"Medicare for All" has made investors in S&P 500 Health Care sector stocks ill.
It doesn’t matter that the bill stands no chance of passing in the current Congress. Nor does it matter that the presidential election is still a year and a half away.
The mere thought of the government providing health care insurance for all Americans, private insurance being gutted, and potentially immense pricing pressure coming to bear on health care services and prescription drugs sent investors heading for the exits.
The S&P 500 Health Care sector is the worst performing of the S&P 500’s 11 sectors ytd. Here’s the performance derby ytd through Tuesday’s close: Information Technology (27.2%), Industrials (22.4), Consumer Discretionary (22.0), Communication Services (21.5), Energy (19.6), S&P 500 (17.0), Financials (15.0), Real Estate (14.4), Materials (14.1), Consumer Staples (12.0), Utilities (8.5), and Health Care (0.9) (Fig. 1).
Medicare for All isn’t a new idea. Senator Bernie Sanders (D-VT) professed the need for universal health care while running for president in the 2016 election. And Democrats in the House of Representatives introduced their Medicare for All bill in February.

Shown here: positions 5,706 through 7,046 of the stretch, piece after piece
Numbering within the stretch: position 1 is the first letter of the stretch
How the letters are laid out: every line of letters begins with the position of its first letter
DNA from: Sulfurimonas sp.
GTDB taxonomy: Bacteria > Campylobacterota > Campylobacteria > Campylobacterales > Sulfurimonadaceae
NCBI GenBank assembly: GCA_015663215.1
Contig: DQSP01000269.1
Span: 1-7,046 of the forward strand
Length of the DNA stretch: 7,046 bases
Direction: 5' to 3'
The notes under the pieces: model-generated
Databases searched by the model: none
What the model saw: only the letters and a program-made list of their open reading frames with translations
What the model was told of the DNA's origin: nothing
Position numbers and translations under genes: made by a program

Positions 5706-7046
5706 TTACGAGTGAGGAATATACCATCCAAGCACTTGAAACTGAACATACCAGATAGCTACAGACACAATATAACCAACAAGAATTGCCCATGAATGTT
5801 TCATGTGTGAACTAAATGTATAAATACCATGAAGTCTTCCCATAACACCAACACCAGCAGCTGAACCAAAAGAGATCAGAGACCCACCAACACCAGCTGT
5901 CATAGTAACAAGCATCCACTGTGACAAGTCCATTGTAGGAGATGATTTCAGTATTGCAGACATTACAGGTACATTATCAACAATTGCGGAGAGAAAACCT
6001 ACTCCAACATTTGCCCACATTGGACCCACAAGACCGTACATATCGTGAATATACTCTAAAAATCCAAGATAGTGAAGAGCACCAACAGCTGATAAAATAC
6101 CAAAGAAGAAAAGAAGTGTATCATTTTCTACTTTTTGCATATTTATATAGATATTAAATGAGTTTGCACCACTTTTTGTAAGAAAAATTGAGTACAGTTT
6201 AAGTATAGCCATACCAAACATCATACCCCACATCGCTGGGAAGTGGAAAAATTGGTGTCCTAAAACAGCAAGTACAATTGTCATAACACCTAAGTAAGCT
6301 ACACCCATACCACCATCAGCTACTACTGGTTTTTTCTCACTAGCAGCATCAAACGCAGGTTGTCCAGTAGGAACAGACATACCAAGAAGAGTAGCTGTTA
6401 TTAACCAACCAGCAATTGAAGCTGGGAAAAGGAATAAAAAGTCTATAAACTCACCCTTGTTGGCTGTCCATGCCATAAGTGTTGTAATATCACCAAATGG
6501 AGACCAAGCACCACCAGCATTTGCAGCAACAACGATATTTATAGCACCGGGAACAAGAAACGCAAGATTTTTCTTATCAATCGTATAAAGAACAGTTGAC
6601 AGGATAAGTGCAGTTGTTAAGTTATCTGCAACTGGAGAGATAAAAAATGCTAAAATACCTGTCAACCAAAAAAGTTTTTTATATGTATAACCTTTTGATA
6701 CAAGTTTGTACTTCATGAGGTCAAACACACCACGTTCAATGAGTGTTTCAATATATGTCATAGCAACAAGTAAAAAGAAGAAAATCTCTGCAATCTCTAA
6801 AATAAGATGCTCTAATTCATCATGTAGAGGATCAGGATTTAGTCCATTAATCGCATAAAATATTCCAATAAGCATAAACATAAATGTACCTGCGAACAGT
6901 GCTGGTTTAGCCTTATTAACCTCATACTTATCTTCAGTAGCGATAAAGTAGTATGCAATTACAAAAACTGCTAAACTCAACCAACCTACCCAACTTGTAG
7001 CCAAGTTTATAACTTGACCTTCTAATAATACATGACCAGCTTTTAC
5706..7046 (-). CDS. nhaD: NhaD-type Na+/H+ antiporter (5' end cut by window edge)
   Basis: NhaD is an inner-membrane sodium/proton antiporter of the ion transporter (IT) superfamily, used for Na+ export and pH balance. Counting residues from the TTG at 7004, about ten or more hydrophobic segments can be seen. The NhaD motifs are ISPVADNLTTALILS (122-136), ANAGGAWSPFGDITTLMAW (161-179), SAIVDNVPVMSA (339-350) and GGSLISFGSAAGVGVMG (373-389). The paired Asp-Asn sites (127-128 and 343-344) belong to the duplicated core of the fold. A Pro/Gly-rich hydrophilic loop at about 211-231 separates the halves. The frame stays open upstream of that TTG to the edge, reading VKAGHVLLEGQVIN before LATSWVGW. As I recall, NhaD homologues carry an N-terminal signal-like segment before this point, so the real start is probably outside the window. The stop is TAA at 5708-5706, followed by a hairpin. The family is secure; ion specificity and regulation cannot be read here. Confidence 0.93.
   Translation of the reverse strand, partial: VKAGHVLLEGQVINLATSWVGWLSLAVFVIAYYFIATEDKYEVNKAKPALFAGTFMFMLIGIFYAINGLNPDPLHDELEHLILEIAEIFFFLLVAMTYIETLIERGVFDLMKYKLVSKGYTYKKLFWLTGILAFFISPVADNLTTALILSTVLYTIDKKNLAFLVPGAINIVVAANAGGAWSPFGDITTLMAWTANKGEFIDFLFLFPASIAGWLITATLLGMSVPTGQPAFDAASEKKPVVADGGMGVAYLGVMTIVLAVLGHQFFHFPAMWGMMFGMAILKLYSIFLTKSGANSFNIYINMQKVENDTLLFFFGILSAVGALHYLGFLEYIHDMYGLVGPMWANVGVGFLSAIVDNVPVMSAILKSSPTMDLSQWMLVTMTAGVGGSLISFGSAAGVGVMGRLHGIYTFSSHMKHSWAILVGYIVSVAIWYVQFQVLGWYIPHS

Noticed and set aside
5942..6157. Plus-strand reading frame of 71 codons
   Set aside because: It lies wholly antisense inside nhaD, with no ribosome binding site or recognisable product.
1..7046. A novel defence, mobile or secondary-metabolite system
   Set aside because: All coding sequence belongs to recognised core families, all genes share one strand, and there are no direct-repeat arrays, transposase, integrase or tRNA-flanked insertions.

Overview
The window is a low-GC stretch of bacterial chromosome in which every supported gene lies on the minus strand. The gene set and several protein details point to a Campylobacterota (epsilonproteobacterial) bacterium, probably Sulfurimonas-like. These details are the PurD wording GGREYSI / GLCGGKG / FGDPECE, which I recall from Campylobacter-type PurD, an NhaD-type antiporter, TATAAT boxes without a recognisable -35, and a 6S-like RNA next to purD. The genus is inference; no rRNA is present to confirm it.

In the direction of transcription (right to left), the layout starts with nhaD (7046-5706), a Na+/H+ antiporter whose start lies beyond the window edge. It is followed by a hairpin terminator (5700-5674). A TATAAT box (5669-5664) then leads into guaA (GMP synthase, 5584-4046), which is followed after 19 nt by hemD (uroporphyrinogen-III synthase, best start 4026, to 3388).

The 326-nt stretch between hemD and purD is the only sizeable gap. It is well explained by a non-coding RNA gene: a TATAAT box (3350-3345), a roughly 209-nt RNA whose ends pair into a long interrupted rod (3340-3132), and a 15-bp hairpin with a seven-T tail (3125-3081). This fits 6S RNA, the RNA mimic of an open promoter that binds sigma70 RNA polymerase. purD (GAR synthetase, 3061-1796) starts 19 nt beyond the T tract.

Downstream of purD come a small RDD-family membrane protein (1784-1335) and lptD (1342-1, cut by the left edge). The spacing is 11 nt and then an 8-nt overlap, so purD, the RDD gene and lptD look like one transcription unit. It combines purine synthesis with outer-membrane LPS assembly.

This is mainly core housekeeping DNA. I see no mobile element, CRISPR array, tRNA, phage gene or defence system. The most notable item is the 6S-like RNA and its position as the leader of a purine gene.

But as one of our favorite Wall Street sayings goes: “It doesn’t matter ’til it matters.” And this month, Medicare for All mattered. Investors seemed to focus on Sanders’ proclamations at high-profile events, and the S&P 500 Health Care sector, which had been underperforming all year, hit the skids, falling 4.9% in April so far compared to the S&P 500’s 3.5% gain (Fig. 2).
I asked Jackie to examine the progression of events that have left Health Care stocks bloodied before the first presidential debate kicks off. Here’s what she learned:
(1) Bernie begins. A look at the stock chart for the S&P 500 Health Care sector shows that 2019 started off with modest gains in the 5% area until the slide began in mid-April. On 4/10, Senator Bernie Sanders (D-VT) introduced the latest version of Medicare for All legislation, describing health care as a right for all Americans.